April 14, 2011
Matt Dempsey Matt_Dempsey@epw.senate.gov (202) 224-9797
David Lungren David_Lungren@epw.senate.gov (202) 224-5642
Inhofe Welcomes Local Hearings on EPA's Rejection of Oklahoma Haze Plan
Proposes Legislative Fix, Will Consider Input Gathered from Hearings
Washington, D.C.-Sen. James Inhofe (R-Okla.), Ranking Member of the Senate Committee on Environment and Public Works, today released draft legislation to address concerns raised by Oklahomans about the Environmental Protection Agency's recent decision to reject Oklahoma's reasonable and affordable plan to reduce regional haze and improve visibility in national parks in favor of more costly federal regulations. This decision could result in higher monthly electricity bills for Oklahomans, without any additional environmental benefits.
"I applaud the Environmental Protection Agency for convening hearings in Oklahoma City and Tulsa this week on its rejection of Oklahoma's regional haze plan. EPA's decision could cost state utilities $2 billion, and Oklahoma families, farmers and manufacturers would undoubtedly foot the bill.
"Today I am releasing draft legislation that will provide a solution for Oklahoma and other states dealing with the same regulatory concerns. My bill will ensure that policies to reduce regional haze and improve visibility in national parks, which affect local families, farmers, and businesses, are made by local governments to the greatest extent possible. Importantly, the discussion draft will only affect the federal-state relationship on visibility regulations; it will not affect any regulations directly related to public health.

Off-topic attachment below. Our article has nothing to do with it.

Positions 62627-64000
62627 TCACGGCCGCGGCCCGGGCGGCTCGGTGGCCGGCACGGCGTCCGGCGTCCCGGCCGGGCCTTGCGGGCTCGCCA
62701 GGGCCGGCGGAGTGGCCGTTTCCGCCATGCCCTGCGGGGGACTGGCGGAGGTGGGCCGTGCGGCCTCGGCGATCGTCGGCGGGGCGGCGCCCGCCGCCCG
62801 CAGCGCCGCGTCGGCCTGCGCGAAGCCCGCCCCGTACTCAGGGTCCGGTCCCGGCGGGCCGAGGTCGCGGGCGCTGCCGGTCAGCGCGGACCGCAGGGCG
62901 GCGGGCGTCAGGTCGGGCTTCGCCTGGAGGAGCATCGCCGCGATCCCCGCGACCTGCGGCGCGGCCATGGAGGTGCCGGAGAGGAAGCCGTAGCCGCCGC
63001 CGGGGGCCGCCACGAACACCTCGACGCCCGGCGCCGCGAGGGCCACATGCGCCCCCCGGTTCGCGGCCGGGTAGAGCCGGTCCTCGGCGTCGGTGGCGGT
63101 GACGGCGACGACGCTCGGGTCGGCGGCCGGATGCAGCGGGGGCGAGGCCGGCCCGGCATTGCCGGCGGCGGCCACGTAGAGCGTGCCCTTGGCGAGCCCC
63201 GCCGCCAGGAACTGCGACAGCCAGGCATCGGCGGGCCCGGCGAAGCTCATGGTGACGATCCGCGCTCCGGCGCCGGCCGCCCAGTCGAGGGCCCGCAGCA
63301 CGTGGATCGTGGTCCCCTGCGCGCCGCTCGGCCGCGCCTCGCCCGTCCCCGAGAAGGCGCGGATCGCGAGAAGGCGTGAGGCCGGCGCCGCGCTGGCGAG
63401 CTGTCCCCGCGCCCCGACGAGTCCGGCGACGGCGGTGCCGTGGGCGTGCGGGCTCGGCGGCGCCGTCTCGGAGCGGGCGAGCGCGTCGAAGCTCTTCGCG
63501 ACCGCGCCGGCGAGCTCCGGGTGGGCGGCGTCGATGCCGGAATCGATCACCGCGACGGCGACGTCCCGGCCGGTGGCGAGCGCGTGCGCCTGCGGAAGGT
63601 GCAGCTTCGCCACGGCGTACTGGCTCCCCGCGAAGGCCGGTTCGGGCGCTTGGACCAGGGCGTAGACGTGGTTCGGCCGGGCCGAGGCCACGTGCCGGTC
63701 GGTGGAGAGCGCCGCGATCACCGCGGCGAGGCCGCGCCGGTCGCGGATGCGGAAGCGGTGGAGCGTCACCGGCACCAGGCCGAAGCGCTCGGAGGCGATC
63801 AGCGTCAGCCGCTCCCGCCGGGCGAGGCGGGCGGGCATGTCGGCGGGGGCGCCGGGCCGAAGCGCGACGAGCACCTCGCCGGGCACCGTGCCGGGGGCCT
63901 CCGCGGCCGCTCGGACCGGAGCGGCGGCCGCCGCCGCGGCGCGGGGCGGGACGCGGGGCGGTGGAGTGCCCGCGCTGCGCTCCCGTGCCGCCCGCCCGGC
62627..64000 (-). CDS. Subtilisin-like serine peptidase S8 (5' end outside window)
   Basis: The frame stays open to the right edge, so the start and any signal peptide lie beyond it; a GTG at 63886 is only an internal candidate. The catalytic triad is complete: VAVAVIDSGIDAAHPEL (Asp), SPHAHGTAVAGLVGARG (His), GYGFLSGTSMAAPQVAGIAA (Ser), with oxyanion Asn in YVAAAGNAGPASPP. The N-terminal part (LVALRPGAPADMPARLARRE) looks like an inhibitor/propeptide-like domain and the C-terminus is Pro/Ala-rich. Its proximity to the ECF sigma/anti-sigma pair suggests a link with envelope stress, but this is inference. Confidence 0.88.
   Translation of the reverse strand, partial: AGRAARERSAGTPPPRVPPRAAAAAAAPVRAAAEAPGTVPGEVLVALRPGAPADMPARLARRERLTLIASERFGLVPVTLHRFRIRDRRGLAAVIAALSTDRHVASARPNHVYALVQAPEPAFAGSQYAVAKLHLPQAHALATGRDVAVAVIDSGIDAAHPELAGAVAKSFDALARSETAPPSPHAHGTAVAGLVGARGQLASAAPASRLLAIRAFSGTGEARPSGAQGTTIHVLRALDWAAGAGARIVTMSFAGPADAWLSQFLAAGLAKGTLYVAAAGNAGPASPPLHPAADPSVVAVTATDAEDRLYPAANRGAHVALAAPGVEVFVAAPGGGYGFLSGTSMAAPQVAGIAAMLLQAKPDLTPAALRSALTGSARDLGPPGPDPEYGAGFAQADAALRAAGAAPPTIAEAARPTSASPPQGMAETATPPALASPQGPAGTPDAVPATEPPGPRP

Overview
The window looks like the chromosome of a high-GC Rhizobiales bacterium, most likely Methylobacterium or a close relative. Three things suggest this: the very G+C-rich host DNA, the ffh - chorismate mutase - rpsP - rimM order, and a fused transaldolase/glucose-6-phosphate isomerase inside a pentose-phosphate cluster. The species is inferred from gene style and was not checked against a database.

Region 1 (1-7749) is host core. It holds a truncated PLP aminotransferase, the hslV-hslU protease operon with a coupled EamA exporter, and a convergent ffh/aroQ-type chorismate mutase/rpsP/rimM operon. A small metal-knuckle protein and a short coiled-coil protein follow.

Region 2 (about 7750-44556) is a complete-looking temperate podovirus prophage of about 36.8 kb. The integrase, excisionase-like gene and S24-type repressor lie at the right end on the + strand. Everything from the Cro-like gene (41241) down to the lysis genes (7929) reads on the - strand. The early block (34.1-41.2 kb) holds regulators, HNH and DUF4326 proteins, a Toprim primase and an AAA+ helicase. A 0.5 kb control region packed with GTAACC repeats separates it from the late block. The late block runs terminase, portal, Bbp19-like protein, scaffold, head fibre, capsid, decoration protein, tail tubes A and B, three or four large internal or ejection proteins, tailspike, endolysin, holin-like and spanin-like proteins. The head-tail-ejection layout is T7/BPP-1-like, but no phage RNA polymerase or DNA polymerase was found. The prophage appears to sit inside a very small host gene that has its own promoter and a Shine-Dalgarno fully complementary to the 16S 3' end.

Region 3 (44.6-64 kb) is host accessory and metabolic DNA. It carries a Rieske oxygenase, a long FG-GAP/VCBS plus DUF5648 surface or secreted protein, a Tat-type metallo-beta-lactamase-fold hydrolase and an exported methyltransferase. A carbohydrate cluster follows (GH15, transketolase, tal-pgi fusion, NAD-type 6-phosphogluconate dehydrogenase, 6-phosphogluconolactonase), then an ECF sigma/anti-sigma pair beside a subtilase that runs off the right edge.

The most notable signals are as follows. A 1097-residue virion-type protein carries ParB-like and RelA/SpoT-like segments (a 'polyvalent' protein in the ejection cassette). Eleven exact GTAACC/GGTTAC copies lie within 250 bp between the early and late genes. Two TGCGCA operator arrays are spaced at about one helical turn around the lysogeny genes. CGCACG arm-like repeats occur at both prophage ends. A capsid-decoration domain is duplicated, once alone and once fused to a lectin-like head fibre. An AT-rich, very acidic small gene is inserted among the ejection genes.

"I have released a ‘discussion draft' so that I can consider the comments delivered at the public hearings, and incorporate those comments into the legislation accordingly. I look forward to working with Oklahomans to ensure that the state's concerns are heard in Washington, D.C.
"The bottom line is that states can achieve affordable energy while continuing progress on reducing emissions - and they can do it without an EPA takeover. I look forward to working with my colleagues in the Senate to empower states and rein in the EPA bureaucracy."